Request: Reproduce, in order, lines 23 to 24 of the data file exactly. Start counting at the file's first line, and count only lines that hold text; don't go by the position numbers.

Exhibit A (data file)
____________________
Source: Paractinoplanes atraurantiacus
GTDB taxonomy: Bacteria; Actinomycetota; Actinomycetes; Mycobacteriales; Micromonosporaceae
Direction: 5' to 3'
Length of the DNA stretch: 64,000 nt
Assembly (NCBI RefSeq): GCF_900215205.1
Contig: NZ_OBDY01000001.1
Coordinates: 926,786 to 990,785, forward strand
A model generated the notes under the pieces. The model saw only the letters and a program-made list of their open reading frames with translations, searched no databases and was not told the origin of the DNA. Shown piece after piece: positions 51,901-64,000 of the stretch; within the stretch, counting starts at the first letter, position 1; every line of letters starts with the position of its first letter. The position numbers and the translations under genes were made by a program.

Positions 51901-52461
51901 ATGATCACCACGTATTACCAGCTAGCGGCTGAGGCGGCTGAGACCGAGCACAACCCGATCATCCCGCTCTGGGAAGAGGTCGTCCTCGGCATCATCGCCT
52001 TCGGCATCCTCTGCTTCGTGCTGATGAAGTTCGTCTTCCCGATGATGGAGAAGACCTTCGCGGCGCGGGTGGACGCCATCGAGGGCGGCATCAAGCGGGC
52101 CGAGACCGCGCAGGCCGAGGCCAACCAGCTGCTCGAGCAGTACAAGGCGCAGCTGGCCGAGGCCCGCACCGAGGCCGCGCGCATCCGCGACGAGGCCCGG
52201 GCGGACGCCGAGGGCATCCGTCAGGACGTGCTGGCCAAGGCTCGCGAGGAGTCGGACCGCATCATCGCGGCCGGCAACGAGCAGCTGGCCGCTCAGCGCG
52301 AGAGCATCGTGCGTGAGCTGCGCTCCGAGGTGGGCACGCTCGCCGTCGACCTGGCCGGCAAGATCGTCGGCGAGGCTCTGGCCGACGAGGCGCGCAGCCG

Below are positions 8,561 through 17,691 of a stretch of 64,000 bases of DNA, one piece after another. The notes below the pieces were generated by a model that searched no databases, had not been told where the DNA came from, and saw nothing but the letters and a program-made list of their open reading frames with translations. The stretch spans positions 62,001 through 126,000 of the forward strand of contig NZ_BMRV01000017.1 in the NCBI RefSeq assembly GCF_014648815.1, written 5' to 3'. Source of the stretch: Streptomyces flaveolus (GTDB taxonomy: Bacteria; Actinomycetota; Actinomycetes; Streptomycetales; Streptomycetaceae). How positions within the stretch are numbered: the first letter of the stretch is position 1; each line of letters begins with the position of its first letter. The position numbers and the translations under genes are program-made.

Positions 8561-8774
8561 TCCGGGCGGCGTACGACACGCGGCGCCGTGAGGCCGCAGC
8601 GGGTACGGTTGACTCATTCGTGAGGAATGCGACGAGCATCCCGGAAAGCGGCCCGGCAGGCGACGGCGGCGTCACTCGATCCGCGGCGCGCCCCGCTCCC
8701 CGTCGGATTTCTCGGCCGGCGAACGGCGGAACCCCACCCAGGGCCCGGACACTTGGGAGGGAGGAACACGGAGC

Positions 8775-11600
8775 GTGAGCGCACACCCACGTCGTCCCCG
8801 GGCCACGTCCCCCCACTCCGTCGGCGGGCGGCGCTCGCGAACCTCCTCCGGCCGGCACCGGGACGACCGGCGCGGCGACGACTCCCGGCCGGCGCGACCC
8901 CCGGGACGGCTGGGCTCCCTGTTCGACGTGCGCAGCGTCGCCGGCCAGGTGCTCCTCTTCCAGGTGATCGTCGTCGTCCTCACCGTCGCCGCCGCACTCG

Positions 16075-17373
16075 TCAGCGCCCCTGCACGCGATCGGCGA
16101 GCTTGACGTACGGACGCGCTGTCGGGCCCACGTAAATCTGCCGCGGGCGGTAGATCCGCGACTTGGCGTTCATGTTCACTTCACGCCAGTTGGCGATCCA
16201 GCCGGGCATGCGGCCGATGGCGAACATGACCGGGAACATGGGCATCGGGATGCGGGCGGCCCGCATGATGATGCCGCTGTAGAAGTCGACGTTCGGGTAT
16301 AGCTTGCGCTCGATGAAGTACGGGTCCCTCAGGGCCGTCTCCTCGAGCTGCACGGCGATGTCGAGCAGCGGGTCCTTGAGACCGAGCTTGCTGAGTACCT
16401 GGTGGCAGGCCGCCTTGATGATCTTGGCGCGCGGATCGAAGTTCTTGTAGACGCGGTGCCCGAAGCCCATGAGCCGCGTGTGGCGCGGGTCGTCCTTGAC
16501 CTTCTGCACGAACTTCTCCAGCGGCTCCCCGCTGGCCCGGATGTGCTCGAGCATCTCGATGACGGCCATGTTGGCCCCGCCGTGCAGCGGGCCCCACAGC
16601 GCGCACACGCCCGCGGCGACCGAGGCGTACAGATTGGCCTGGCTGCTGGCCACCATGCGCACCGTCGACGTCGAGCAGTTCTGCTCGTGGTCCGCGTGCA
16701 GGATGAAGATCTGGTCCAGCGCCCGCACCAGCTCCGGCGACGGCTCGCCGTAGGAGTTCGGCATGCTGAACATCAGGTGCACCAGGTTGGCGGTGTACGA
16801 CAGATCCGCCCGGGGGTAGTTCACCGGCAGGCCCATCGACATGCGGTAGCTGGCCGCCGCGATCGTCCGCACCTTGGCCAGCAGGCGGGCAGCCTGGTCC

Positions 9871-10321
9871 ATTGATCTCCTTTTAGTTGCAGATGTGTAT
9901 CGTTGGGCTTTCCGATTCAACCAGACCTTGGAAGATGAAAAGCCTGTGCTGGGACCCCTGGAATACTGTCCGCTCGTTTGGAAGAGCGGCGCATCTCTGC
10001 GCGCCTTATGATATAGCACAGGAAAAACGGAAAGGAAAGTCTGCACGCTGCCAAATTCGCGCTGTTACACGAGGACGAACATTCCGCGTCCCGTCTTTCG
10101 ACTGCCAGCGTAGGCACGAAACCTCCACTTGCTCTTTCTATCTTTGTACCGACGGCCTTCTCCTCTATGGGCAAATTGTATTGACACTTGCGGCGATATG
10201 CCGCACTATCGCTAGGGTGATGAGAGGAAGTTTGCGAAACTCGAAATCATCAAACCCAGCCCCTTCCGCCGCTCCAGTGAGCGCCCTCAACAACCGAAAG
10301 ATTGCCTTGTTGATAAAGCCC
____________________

8901 CCGGGACGGCTGGGCTCCCTGTTCGACGTGCGCAGCGTCGCCGGCCAGGTGCTCCTCTTCCAGGTGATCGTCGTCGTCCTCACCGTCGCCGCCGCACTCG

Positions 16075-17373